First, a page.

Why should man love God?

human

Man is a creature and the image of God.

For the Christian faith man is first and foremost God's creature and his image. God created man as his image, as the Bible tells us (Gen 1:27). In Psalm 8 the psalmist is amazed that God has made man “a little lower than God” (Ps 8: 6). So on the one hand man is one of an infinite number of creatures. On the other hand, of all created things, he is closest to God. To be the image of God is above all a statement about the task of man: He should represent God and ensure peace and justice in the world.

God has equipped man for this task and given him gifts and freedom. For example, the first chapters of the Bible, called prehistory, tell how Adam and Eve decided to go against God's commandments and how Cain decided to kill his brother Abel. The stories of the Tower of Babel, the Flood and Noah's Ark are also examples of how people turn away from God, live out their freedom, but also have to learn to live with the consequences. All of these stories are about the fine line of using your own freedom and creativity in such a way that they serve the lives of people in the world and do not destroy them. If people try to be like God and take his place, disaster will ensue. Man lives on this fine line, this is what the biblical stories tell.

The apostle Paul also takes up these conflicts in his letters in the New Testament. He states: people know what is right and can do it. But people also always make mistakes, even though they know very well that they are doing the wrong thing. For Paul, however, there is an opportunity in this contradictory nature of human action: When people notice that they simply cannot do the right thing, they become open to God. It is a great gift to be able to trust in God in such situations and to be guided by God. This is the salvation that the Christian faith holds: By becoming man himself, God has given man a great “yes”. By trusting in his love people can know that they are known and wanted by God for what they are in their innermost being. On this basis, you can make important decisions, make mistakes or master difficult paths.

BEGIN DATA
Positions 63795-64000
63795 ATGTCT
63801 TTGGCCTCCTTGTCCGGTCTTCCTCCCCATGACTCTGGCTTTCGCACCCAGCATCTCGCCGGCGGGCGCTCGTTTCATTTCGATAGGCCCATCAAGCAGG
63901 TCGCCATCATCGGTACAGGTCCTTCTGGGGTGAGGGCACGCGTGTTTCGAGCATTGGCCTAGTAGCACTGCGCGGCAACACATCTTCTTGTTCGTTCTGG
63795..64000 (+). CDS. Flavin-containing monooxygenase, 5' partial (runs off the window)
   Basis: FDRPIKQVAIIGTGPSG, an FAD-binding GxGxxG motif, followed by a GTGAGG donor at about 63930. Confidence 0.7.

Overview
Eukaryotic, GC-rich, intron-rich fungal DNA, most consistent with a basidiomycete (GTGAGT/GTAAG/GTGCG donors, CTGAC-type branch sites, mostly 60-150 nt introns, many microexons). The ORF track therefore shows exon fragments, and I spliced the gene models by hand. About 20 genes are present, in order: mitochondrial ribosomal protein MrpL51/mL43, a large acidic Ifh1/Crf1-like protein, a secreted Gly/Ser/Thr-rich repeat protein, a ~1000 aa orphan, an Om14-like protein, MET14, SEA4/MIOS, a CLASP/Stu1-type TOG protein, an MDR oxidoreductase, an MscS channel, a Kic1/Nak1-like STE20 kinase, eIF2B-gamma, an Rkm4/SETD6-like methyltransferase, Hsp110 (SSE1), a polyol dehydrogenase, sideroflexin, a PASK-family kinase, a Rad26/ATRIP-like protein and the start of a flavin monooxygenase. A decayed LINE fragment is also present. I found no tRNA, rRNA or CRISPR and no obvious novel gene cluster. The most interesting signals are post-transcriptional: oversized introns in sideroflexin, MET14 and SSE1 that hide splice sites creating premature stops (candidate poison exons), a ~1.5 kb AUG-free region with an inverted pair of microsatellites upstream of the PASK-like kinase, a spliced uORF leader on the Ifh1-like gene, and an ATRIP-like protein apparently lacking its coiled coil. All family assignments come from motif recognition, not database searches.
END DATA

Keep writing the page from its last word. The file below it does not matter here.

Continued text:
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    Why the detour? Why not God's Kingdom right away?

    Answer: God did not create a perfect world in the first place. He gave people freedom to shape their lives and the world. Freedom always includes being able to choose the wrong thing. A perfect world from the beginning would only work if people gave up their freedom. She is a gift. People can participate in the process of this world becoming. And the question remains whether even in the world that comes next, things don't continue to change and life goes on in an open form.

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    The fact that people are God's creatures also means that they are not alone in control of their lives. You have the freedom to make something of your life. But when their life begins and when it ends, they are not supposed to decide, nor can they do it down to the last detail. In addition, human freedom is a given freedom: it was given to them by God together with the responsibility to respect and preserve life and creation. Based on this conviction, the churches in Germany take part in the debates on pre-implantation diagnostics and in the debate on euthanasia. They refuse to grow and manipulate large numbers of embryos and then to kill unwanted, surplus embryos. They also refuse to legalize the condition that organizations or doctors can help people commit suicide.

     

    The debate over pre-implantation diagnostics revolves around the possibilities associated with in vitro fertilization. Artificial insemination was developed, among other things, to fulfill a couple's desire to have children if they cannot become pregnant naturally. In the case of artificial insemination, the sperm and egg cells are brought together in a glass dish in the laboratory, which is why artificial insemination is also called "in vitro fertilization".